24 Songs, 1 Hour, 16 Minutes

TITLE TIME
3:22
3:04
3:11
2:47
3:29
3:10
3:10
3:09
3:04
3:09
3:09
3:12
3:34
3:13
3:14
2:49
3:08
3:09
3:00
3:26
3:33
3:20
3:17
3:11

About The Sparks Brothers

Aaron and Marion Sparks made a small number of records during the years 1932-1935 and deserve wider recognition for having introduced "61 Highway Blues," usually associated with Mississippi Fred McDowell, and "Every Day I Have the Blues," a staple of the genre credited to Memphis Slim and forever linked with Count Basie and his star vocalist Joe Williams. Their "I Believe I'll Make a Change" also established a trope that would soon become an essential component in the blues standard "Dust My Broom." Born to Sullie and Ruth Gant on May 22, 1908 in Tupelo, MS, the boys later took on the surname of Ruth's second husband, Carl Sparks. Aaron was a child prodigy who learned the blues from an elderly backroom whiskey peddler named Arthur Johnson. After the family relocated to St. Louis in 1920, Aaron received formal musical training at school and later developed his abilities as a blues and barrelhouse pianist by performing in speakeasies. The Sparks Brothers were dark-skinned identical twins who grew to nearly six feet tall. Aaron is remembered as fairly docile, while Marion's hot temper often embroiled him in fistfights. Both men dealt in bootleg liquor and had police records to prove it. Marion in particular was busted more than 50 times; mostly for gambling, drinking, and disturbing the peace. Their first records were cut in Atlanta, GA on February 25, 1932, using the nicknames Pinetop (Aaron's way of hopefully identifying himself with Clarence Pinetop Smith) and Lindberg, which spoke to Marion's oft-noted ability to dance the Lindy Hop. On August 2, 1933 the Sparks Brothers and several singers from St. Louis followed Roosevelt Sykes to Chicago for a Victor/Bluebird session during which the opening line from "Every Day I Have the Blues" (sung by Elizabeth Washington on "Whiskey Blues") and "61 Highway" made their first appearance on records. On August 24, 1934 Marion Sparks recorded as Flyin' Lindburg with fiddler Bill Lowry and pianist Peetie Wheatstraw. The Sparks Brothers' last known recording date took place on July 28, 1935. Paired with guitarist Henry Townsend, Aaron recorded as Pine Top and Marion as Milton Sparks. Aaron sang on his own sides (one of which is the earliest recording of "Every Day I Have the Blues" under that title) and two of Marion's performances have piano accompaniment by Walter Davis. Aaron continued to gig throughout the region, working the 88s at innumerable house parties; in St. Louis saloons with names like the Hole in the Wall and the Dirty Inn, and gigging all over Bloomington, IL with fellow pianist Arthur Henderson. Theories abound as to how much longer Aaron lived after July 1935; the most generous estimate suggests he lasted another ten years before succumbing to alcoholism and other occupational hazards. After serving time for manslaughter following a fracas at a dance in 1936, Marion settled down, got a steady job with a construction crew, and became a mild-mannered, churchgoing husband. He passed away in 1963. Aside from two sides on which Aaron backed Charlie Specks McFadden, the complete recordings of the Sparks Brothers were reissued on one CD by the Document label in 1994. ~ arwulf arwulf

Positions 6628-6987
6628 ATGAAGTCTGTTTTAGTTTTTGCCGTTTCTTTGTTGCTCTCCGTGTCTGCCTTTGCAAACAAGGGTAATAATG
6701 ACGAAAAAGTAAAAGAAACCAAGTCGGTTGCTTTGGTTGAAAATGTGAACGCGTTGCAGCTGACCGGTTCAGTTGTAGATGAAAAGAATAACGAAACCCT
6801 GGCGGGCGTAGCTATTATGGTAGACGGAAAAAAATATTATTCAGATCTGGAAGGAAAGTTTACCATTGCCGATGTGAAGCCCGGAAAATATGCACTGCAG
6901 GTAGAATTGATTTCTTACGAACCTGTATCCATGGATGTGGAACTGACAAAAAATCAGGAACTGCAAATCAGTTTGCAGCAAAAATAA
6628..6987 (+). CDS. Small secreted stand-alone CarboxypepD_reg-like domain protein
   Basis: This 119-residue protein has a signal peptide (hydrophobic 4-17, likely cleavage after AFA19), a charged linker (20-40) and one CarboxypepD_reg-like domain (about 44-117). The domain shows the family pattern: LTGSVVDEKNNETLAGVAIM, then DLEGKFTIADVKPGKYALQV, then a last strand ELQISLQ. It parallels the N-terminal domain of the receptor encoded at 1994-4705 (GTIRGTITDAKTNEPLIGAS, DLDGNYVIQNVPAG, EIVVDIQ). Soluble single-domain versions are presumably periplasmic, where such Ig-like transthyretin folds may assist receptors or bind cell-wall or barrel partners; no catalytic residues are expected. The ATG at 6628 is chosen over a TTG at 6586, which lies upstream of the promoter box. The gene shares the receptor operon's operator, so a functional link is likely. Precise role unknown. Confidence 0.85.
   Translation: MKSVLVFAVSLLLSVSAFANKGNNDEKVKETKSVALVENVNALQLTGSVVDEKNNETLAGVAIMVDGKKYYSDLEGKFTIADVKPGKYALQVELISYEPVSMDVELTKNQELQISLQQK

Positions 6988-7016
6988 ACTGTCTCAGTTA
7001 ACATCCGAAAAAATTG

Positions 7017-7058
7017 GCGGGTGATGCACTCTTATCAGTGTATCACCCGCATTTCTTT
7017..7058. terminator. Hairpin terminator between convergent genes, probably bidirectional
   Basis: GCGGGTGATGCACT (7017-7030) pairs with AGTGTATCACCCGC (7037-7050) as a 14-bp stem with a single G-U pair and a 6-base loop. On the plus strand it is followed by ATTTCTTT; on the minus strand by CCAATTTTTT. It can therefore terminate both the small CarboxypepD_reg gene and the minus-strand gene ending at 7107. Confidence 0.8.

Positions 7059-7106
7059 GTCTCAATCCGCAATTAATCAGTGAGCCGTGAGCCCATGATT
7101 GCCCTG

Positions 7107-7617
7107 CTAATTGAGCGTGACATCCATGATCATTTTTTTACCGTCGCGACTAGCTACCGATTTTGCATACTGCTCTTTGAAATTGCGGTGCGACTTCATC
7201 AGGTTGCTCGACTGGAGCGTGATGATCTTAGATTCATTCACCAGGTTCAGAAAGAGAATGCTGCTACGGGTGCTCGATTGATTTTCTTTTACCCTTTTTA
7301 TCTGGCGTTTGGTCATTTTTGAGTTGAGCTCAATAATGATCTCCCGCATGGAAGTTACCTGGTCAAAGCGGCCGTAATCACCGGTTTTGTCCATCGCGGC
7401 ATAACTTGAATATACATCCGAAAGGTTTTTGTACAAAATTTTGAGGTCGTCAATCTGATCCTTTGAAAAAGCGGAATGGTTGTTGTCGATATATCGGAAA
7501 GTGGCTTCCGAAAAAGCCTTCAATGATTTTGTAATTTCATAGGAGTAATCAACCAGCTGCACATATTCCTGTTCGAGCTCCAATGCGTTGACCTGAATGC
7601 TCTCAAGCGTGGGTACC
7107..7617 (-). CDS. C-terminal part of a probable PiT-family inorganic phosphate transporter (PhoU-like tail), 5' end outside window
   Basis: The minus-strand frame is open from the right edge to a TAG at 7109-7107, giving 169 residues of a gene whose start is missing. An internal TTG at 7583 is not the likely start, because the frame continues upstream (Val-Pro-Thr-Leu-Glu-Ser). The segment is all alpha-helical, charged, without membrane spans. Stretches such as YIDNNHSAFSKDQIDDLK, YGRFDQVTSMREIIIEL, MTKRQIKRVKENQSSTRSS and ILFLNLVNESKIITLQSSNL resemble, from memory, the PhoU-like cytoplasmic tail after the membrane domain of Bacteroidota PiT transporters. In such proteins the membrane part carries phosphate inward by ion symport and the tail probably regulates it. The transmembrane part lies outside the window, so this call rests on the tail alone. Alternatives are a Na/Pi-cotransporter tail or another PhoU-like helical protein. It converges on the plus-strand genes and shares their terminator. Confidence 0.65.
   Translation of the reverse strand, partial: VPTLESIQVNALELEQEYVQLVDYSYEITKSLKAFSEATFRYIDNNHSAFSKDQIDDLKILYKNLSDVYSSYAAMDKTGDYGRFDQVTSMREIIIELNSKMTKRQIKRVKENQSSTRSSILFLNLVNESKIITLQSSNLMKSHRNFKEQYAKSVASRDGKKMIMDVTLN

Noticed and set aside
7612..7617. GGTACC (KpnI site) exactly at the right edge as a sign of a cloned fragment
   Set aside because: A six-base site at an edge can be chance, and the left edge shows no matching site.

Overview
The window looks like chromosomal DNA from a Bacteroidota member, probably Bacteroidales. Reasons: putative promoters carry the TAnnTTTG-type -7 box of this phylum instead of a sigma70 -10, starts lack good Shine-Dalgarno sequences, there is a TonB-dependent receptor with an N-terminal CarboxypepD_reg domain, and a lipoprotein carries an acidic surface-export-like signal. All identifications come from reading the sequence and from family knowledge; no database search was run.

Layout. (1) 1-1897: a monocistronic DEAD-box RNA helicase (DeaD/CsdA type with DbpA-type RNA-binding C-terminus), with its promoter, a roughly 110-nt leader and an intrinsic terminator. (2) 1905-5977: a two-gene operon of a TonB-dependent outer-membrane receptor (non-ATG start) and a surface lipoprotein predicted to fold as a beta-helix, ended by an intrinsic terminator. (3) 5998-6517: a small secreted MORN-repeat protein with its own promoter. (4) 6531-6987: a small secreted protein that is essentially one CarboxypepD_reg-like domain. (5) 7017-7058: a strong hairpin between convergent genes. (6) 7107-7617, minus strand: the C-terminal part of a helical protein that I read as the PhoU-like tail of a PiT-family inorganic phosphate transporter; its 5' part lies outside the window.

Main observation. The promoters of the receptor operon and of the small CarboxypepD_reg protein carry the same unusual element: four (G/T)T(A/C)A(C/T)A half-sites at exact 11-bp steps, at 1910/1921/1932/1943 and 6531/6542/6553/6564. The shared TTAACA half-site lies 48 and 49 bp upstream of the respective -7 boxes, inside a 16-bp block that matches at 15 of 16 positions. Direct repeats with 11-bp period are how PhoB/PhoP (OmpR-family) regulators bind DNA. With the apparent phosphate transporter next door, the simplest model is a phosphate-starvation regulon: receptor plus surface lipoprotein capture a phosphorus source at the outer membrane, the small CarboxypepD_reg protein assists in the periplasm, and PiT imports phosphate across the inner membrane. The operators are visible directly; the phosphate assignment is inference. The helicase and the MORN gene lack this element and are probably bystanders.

Top Songs by The Sparks Brothers